A Feeling of Being Off-Balance or Dizziness – The inner ear is critical for body balance as well as hearing, so moderate or severe hearing losses can cause vertigo, falling, and poor balance particularly in older adults.

If experiencing any symptoms of hearing loss, it is important to schedule a hearing exam. Hearing professionals can suggest treatment plans including hearing aids, cochlear implants, assistive listening devices as well as ways to better manage conversations and noisy locales. Addressing hearing loss quickly and completely is key to preserving quality of life.


While many cases of age-related hearing loss cannot be reversed or cured, several treatment options do exist to improve hearing ability.

Hearing Aids: Hearing aids are small battery-powered hearing devices consisting of a microphone, amplifier, and speaker. They make sounds louder and help improve speech understanding and communication. Newer hearing aids can be adjusted via smartphone to accommodate different noise environments.

Cochlear Implants: For those with severe hearing loss who get little benefit from traditional hearing aids, cochlear implants may be an option. Cochlear implants bypass damaged inner ear components and stimulate the hearing nerve directly. Signals are picked up by an external microphone and processor before being transmitted to an internal receiver and electrodes in the cochlea to stimulate hearing nerve fibers.

Assistive Listening Devices: Other helpful devices include auditory loop systems that directly transmit sounds to hearing aids via magnetic fields to reduce background noise interference. There are also personal amplifiers, amplified telephones, alerting devices, captioned telephones, and smartphone apps.

Healthy Aging for Hearing Health

One of the most important things people can do to stave off age-related hearing problems is to protect their hearing early and avoid overexposure to harmful noise. Safe noise limits are sounds under 70-80 A-weighted decibels (dBA) for no more than 8 hours, or 85-88 dBA for less than 4 hours.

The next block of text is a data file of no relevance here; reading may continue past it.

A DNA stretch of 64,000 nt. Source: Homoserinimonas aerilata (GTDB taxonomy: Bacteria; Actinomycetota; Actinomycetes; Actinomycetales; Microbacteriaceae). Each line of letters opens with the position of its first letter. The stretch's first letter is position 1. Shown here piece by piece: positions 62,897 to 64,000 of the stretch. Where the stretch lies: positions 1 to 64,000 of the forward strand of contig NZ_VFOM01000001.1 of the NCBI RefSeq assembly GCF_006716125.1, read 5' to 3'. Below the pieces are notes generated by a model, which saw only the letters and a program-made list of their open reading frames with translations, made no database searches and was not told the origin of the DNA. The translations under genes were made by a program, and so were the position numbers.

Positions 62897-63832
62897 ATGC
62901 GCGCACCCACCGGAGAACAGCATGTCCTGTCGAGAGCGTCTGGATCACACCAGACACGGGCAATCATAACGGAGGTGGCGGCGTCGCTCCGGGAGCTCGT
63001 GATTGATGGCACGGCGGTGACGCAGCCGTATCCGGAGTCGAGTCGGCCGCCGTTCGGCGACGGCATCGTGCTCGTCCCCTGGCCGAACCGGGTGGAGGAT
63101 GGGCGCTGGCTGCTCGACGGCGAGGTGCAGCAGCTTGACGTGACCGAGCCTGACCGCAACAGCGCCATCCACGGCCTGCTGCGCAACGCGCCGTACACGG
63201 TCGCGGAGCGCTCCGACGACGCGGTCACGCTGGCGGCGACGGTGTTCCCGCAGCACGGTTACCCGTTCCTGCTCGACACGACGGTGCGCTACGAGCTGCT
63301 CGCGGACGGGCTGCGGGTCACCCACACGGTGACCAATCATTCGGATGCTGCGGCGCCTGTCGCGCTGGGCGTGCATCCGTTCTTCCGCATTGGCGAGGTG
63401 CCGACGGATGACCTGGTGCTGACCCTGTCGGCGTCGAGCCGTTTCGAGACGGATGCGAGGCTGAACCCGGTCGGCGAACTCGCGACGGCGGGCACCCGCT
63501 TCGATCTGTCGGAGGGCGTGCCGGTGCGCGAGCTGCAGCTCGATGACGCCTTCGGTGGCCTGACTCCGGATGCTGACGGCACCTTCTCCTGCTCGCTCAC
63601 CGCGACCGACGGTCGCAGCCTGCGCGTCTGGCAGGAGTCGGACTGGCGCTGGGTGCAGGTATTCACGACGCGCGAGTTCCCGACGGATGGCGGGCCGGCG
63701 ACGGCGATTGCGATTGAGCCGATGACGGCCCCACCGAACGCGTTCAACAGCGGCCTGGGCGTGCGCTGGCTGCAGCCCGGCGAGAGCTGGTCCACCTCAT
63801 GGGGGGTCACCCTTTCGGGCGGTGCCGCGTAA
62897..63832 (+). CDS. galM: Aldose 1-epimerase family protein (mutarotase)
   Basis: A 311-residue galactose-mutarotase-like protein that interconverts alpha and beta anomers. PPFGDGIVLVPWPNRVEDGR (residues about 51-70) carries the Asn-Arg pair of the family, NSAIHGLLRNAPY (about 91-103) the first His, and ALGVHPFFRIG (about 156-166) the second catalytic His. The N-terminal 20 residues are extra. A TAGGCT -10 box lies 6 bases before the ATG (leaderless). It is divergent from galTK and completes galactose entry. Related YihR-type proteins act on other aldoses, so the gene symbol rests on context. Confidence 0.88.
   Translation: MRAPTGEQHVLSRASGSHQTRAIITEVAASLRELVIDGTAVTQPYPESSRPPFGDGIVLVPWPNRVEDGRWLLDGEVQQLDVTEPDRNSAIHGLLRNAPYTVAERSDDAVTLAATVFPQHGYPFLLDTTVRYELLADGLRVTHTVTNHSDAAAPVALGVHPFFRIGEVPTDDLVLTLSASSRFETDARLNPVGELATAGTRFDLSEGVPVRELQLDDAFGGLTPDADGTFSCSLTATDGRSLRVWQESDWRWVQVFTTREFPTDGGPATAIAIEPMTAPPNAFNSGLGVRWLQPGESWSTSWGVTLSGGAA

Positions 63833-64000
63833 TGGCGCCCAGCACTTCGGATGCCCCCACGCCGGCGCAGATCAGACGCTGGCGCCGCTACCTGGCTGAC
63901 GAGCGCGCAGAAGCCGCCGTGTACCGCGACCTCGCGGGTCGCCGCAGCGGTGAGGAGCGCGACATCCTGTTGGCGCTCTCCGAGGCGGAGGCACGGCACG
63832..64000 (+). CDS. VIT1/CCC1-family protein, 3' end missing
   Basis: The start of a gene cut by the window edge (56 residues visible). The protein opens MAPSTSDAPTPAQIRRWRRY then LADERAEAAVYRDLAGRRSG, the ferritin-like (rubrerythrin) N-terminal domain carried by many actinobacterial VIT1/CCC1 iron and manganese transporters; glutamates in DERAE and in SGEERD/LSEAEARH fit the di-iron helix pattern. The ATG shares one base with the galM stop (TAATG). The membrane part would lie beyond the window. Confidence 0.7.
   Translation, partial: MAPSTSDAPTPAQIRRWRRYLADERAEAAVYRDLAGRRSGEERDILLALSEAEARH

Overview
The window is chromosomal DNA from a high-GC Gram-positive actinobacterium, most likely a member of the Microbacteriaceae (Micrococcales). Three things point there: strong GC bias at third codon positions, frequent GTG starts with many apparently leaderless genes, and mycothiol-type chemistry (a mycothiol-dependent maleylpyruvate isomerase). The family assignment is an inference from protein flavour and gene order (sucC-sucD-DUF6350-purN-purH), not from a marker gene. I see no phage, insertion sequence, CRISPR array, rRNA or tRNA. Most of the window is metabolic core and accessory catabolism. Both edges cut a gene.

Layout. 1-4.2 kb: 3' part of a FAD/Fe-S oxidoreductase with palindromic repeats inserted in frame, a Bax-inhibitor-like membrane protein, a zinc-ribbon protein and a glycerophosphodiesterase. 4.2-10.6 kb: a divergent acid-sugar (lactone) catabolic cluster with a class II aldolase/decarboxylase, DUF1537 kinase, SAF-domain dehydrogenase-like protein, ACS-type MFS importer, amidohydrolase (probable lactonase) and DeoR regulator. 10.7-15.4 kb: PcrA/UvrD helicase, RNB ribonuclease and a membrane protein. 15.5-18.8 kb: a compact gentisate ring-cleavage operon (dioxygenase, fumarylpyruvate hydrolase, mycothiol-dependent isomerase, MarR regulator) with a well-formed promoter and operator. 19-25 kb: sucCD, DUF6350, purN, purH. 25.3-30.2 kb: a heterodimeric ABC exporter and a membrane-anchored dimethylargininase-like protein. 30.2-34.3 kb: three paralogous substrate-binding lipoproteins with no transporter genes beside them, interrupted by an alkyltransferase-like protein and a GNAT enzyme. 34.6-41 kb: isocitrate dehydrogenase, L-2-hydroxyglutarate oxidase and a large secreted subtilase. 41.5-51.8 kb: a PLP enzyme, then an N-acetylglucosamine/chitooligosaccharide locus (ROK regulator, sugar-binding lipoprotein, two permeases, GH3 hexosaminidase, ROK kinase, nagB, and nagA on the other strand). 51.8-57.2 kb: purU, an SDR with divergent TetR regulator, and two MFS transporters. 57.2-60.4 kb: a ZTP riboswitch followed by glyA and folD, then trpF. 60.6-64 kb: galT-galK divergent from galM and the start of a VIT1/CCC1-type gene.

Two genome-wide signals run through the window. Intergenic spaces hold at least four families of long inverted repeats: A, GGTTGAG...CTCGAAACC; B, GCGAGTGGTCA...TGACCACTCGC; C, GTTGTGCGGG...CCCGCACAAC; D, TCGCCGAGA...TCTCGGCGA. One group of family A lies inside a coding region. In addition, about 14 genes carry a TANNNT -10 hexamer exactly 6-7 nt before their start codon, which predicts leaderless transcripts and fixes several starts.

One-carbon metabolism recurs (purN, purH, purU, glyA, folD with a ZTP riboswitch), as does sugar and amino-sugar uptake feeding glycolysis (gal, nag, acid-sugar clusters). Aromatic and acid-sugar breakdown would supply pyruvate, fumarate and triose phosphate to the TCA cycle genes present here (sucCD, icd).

It is also vital to maintain overall health by managing medical conditions properly and making healthy lifestyle choices. Some tips include:

  • Control high blood pressure through diet, exercise, stress reduction techniques, and medication as needed. High blood pressure can lead to inner-ear damage. 
  • Properly manage diabetes and prediabetes to reduce injury to small blood vessels like those in the inner ear.
  • Refrain from smoking to maximize blood flow to the cochlea.
  • Follow a Mediterranean-style diet high in fruits, vegetables, whole grains and omega-3s. Key nutrients protect hearing structures while foods that provoke inflammation can damage hearing.
  • Exercise regularly as physical activity benefits circulation including blood flow to the cochlea.
  • Get regular hearing tests to monitor age-related hearing capability and quickly address substantial declines.

While modest hearing loss is expected with healthy aging, implementing preventative strategies early and promptly treating significant declines can go a long way in preserving hearing and quality of life. Advances in hearing aids, cochlear implants and other technologies also continue to expand treatment options. Committing to healthy aging allows people to stay socially engaged and more fully participate in work and leisure activities for many years to come.